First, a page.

We left The Iberian Pig happily stuffed and all smiles. I’d finally gotten to try foie gras for the first time and having my friends with me for the experience made it so much more fun! I feel so grateful that I have adventurous-eater-foodie-people who are willing to help me tackle my dreams. Love you guys! And just to make him blush again – thank you again, Russell!

If any of you are in the Atlanta area and want an amazing food experience (and not just another expensive meal) – try this place. And take me with you. 😉

Later, y’all.  I’m off to New York to take on Life List items #58 and #10. Happy New Year, everyone.

Mighty Peach Life List – #62 Try Fois Gras…happening tonight!

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knife-fork2 link here.

Thanks to my Southern upbringing, I’m no stranger to deep fried, covered in Hidden Valley Ranch-style comfort foods. As a half-Cajun I learned young how to de-head and peel a crawfish, but never came around to liking their fishy taste. I didn’t mind gumbo as long as the okra didn’t get slimy, but loved the hell out of some Low Country Boil. My mom is a Texan so there were many a chicken-fried steak and mashed potato dinner. The worst I remember was the corned beef and cabbage. She and Dad loved it. Big bro and I thought it smelled like feet, tasted worse, and we staunchly refused to eat the boiled, salty pink meat. “Fancy” veggies like brussel sprouts rarely made an appearance in our house and my first encounter with asparagus was as a mushy, broccoli-turned-bad tasting thing from a can. I didn’t consider myself a picky eater, as long as it involved normal things. Like mac and cheese, fish sticks, shake ‘n baked pork chops, chicken nuggets, tacos, or chicken pot pie.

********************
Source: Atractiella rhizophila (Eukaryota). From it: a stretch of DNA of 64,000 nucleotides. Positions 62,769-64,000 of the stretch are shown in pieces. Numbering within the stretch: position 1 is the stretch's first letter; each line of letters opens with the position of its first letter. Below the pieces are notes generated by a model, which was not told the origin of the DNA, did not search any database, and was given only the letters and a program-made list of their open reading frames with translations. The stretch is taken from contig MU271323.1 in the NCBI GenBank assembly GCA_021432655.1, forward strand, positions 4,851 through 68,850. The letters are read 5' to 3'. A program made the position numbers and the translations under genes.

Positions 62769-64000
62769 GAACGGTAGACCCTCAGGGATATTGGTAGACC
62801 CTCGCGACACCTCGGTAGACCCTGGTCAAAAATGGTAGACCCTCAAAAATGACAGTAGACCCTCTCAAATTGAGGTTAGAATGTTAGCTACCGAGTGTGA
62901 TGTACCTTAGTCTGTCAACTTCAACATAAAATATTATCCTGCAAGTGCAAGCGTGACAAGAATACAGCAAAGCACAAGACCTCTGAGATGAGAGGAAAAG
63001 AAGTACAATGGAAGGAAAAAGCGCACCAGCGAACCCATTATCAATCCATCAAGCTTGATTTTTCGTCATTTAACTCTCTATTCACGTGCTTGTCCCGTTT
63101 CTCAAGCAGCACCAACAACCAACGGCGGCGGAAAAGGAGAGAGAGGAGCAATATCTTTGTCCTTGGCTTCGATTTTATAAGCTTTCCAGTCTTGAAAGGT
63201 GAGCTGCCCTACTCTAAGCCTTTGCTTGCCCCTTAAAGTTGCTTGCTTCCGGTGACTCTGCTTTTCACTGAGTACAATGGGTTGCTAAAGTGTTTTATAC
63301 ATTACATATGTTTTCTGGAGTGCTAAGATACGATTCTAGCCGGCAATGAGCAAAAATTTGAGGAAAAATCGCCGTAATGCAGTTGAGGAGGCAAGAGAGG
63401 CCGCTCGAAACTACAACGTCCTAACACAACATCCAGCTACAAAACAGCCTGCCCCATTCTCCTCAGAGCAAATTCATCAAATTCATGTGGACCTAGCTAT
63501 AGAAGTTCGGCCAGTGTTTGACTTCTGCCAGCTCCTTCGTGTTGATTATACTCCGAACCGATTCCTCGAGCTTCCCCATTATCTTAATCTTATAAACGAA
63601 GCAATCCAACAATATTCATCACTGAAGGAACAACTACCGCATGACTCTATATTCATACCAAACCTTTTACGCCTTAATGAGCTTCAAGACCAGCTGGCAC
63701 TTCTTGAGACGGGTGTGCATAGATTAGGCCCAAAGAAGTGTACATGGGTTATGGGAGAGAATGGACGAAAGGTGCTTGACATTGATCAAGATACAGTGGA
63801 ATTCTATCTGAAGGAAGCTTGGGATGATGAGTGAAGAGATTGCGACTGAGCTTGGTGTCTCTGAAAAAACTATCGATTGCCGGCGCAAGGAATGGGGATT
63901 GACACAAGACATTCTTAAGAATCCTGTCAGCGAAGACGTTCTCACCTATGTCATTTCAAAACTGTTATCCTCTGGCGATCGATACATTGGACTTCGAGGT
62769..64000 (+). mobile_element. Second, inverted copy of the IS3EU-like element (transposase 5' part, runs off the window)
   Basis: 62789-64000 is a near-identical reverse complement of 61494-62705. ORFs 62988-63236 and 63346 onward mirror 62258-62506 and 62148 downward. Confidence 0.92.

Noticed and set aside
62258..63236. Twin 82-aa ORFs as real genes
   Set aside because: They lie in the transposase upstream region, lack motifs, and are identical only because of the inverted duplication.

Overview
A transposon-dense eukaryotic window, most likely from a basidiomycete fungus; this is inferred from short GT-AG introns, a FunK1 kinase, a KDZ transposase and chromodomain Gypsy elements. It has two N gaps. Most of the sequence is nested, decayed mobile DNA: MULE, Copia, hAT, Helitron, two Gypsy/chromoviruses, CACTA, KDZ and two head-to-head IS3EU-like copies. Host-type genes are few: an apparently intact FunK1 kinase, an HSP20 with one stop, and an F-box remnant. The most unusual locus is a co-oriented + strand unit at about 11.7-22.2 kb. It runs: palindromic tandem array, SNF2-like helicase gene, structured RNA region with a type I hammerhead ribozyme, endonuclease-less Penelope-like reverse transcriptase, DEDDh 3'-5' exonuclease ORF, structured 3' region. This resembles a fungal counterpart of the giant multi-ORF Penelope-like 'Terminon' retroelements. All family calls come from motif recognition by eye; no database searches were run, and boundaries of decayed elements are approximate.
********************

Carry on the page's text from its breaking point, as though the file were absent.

There’s nothing wrong with these humble foods, but I’ve come a long way since then.